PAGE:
1. Our ageing world
RBS economist Stephen Blackman
examines the impact of a smaller workforce
Societies are getting older. Workforces are shrinking or growing less quickly as a proportion of the population...
With no productivity boost,
economic growth may stall
in most developed countries
...but does worker pay rise?
A labour shortage gives workers a
stronger hand in pay talks. At best, this
may ease downward pressure on pay
Balance sheets shift
Demand for mortgages and
loans weakens. Fewer
workers = fewer deposits.
Savings drawn down
Older investors sell shares
in favour of ﬁxed income
Fewer workers support
more retirees. Welfare
systems are strained
Germany, the UK, Spain Italy and France
alone would need c.92 million migrants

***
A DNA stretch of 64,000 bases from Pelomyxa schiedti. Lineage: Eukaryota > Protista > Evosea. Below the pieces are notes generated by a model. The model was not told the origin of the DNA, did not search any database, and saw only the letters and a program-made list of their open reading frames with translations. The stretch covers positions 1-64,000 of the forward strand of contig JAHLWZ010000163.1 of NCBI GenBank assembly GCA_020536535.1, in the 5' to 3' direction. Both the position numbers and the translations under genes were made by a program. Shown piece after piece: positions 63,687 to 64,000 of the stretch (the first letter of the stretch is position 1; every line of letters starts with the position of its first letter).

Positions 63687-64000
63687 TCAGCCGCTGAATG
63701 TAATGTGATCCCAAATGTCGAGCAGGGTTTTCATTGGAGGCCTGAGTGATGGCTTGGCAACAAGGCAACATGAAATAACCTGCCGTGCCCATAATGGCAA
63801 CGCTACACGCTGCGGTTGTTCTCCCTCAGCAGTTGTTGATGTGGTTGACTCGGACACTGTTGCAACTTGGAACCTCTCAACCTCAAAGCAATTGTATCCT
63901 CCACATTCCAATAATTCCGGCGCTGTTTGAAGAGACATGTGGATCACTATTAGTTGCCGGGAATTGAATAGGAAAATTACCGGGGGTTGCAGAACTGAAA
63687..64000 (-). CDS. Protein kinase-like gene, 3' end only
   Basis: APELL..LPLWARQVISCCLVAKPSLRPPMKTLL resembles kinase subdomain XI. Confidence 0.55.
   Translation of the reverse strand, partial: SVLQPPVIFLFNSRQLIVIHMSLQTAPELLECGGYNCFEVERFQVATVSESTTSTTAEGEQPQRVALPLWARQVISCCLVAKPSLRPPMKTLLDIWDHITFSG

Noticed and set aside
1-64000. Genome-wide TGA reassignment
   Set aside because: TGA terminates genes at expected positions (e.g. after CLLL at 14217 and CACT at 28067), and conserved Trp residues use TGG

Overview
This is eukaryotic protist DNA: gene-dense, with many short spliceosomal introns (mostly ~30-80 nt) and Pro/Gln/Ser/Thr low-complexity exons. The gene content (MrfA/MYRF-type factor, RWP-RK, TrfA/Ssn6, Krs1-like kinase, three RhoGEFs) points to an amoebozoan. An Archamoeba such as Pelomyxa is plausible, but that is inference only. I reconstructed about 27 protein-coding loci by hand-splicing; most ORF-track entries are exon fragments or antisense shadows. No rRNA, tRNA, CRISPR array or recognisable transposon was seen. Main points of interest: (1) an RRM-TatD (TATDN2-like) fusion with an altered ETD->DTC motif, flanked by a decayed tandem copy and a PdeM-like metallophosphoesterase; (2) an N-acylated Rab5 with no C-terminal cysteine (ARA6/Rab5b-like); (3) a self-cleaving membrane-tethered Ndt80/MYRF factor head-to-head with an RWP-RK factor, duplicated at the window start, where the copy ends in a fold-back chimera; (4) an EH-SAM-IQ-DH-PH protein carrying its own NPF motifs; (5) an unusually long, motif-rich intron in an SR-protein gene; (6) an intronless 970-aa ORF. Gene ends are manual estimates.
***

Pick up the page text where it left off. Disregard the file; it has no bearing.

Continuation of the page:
to ﬁll the worker gap
More women workers will help, but there aren't
enough. e.g. Germany would require over 100
per cent female participation
Everyone will have to work smarter
Sources: IMF, Federal Reserve Bank of San Francisco, UN Department of Economic and Social Affairs, European Commission.
Forward projections are not a certainty.
A higher retirement age is the
more likely option - by an average
7 years in the developed world
By 2050 society will face tough choices to ﬁll the worker gap
China USAJapanGermany UK
35yrs 48yrs 37yrs 40yrs
...with consequences across the economy
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